Writer and Art: Howard Hardiman
Publisher: Self publisher
What's it about?
What lengths do we go to in our lives? To make money? To meet boyfriends? To keep boyfriends? To survive?
From the website:
"It’s hard being someone’s Mister Right when for a hundred pounds an hour, you’re anyone’s Mister Right Now. Young ex-art student Eddie has abandoned his course, his family, his lover and his friends to follow a male escort into a world of sex, drugs and unrequited love. Now, he is beginning a tentative romance with an old friend and having to face up to the challenge of being honest in a relationship about what he’s doing in the weird hours he works and the lengths he’s willing to go to to try to please everyone around him."
There's no rainbows in this, no whimsical camp paraphernalia. It's a seedy, gritty story about a male prostitute coming to a crossroads in his life. It's sometimes sordid, sometimes touching. The juxtaposition between the lead's life as Ford, sex worker, and his life as Eddie, drop out art student, is the main message of the story. Exploring this, we see Eddie with past boyfriends, how he got into sex work, and his blossoming relationship with Dan, who has no idea about Eddie's job.
What's good about it?
Eddie's two lives are often characterised through his two phones - one shiny new smartphone, on contract, for his friends and lovers, and one bog standard pay as you go - simple, utilitarian, no frills, for his clients to book his services. Throughout the series these phones are used as shorthand to indicate who Eddie is at that moment, where he'll go and what he'll do. This split, this secret identity he has, makes for an intense, emotional story. It's the kind of story that leaves you feeling unsettled and unnerved.
(Terrible image quality is because it's a photo as I don't have a scanner right now)
The voices of each character are pure contemporary London. The accents, the turns of phrase, the crudeness of the language, the mentions of LOLing, and tumblr and other internet fads. It's so rare to find a comic that speaks your language, if you know what I mean. I'm not from London, but London characters speak to me of the UK and my culture, and in a medium that is saturated with American creators, this is a beautiful thing. It's obviously written by someone who knows London and knows the subculture he's writing about.
This series doesn't condemn or celebrate sex work. It's based on interviews that Hardiman did with sex workers in London, and to me, it feels true. It feels like an honest story.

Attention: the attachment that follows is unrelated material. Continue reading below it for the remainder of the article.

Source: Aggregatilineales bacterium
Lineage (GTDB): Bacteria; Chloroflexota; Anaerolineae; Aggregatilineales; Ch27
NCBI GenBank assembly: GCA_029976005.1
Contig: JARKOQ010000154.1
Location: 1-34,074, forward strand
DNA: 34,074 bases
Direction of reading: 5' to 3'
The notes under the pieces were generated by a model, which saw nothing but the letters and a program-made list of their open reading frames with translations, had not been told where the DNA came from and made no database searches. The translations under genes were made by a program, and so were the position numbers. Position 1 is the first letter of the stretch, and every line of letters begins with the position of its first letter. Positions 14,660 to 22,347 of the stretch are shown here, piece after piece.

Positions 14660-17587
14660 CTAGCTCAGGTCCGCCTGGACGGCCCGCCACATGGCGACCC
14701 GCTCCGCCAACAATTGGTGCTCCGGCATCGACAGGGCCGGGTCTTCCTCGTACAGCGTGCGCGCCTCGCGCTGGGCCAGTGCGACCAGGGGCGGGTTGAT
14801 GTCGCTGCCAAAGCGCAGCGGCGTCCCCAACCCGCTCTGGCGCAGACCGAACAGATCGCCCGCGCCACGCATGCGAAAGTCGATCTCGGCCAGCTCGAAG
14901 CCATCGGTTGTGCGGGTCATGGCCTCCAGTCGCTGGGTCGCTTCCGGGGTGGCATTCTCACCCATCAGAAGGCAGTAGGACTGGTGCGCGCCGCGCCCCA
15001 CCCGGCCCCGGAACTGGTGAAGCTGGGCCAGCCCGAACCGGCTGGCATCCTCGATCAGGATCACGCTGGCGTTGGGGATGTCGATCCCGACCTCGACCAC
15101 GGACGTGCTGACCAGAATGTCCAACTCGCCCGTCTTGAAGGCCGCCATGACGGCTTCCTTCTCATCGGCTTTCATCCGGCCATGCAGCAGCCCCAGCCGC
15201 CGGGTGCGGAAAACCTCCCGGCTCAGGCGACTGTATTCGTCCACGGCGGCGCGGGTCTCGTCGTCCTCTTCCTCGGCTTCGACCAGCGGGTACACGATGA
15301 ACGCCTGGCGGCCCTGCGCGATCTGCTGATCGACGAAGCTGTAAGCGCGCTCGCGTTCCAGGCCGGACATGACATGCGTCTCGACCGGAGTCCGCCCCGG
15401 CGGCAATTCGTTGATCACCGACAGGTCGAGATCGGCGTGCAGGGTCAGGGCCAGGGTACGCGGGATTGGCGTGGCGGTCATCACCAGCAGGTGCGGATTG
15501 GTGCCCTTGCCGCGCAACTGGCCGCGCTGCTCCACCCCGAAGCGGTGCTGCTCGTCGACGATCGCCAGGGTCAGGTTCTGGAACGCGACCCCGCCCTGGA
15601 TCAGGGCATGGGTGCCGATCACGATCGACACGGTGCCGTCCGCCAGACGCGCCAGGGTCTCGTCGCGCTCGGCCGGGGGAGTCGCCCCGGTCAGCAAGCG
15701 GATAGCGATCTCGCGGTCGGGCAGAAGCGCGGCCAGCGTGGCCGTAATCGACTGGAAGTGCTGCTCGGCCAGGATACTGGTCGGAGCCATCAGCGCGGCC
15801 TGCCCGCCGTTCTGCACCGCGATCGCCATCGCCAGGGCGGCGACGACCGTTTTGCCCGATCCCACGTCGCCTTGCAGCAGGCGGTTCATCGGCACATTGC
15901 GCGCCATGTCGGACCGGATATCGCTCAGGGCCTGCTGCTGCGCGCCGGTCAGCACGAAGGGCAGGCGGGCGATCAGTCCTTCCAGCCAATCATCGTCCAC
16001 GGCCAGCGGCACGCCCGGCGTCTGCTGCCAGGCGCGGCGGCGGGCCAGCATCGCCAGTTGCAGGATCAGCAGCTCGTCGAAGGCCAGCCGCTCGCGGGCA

To be honest I'm finding it hard to articulate the beauty of this series. Reading it, it was apparent that I had to blog about it and review it. I had a thousand thoughts running through my mind but I'm not finding it hard to write them out. The series provoked a very emotional reaction in me - perhaps because of my experiences with depression and isolation, things which affect Eddie in the book. One thing is for sure - this is a keeper.
(Apologies again for the bad image quality)
What's bad about it?
The first couple of issues are a bit confusing as to what is happening - they jump between now and the past, and on first read it's a bit bewildering. However, this is smoothed out in later issues.
The lettering in the first issue isn't great, it seems a bit wobbly and rushed, but like the time jumps, this gets smoothed out over time.
What's the art like?
As hinted at above, Eddie feels trapped between two lives. He's suffocating with the pressure and he doesn't know what to do. The black and white nature of the art and the composition of the pages add to this feeling of claustrophobia and panic, and yes, despair.
There are occasions when Hardiman's pencil work isn't great. Sometimes the characters don't look great, sometimes the shapes on the page look too simple and like they could be improved. But, the inking and the layout, the arrangement of characters and objects on the page, the move from panel to panel and the choice of panel shapes, is excellent. This more than makes up for the odd instance of less than perfect pencils.
I mean look at this page:
And this one (this image is another photo from my phone, so not great quality I'm afraid):
You can buy The Lengths online: http://cutebutsad.bigcartel.com
It's priced at between £2.50 and £5 per issue, or £20 for all 8 issues. Plus if you buy the 8 issue bundle you get a poster and a limited edition folder to make it a whole pack.
You can also read a 3 page comic based in the world of The Lengths, that was created in reaction to the 2011 London riots here: http://howardhardiman.com/2012/04/a-game-of-consequences/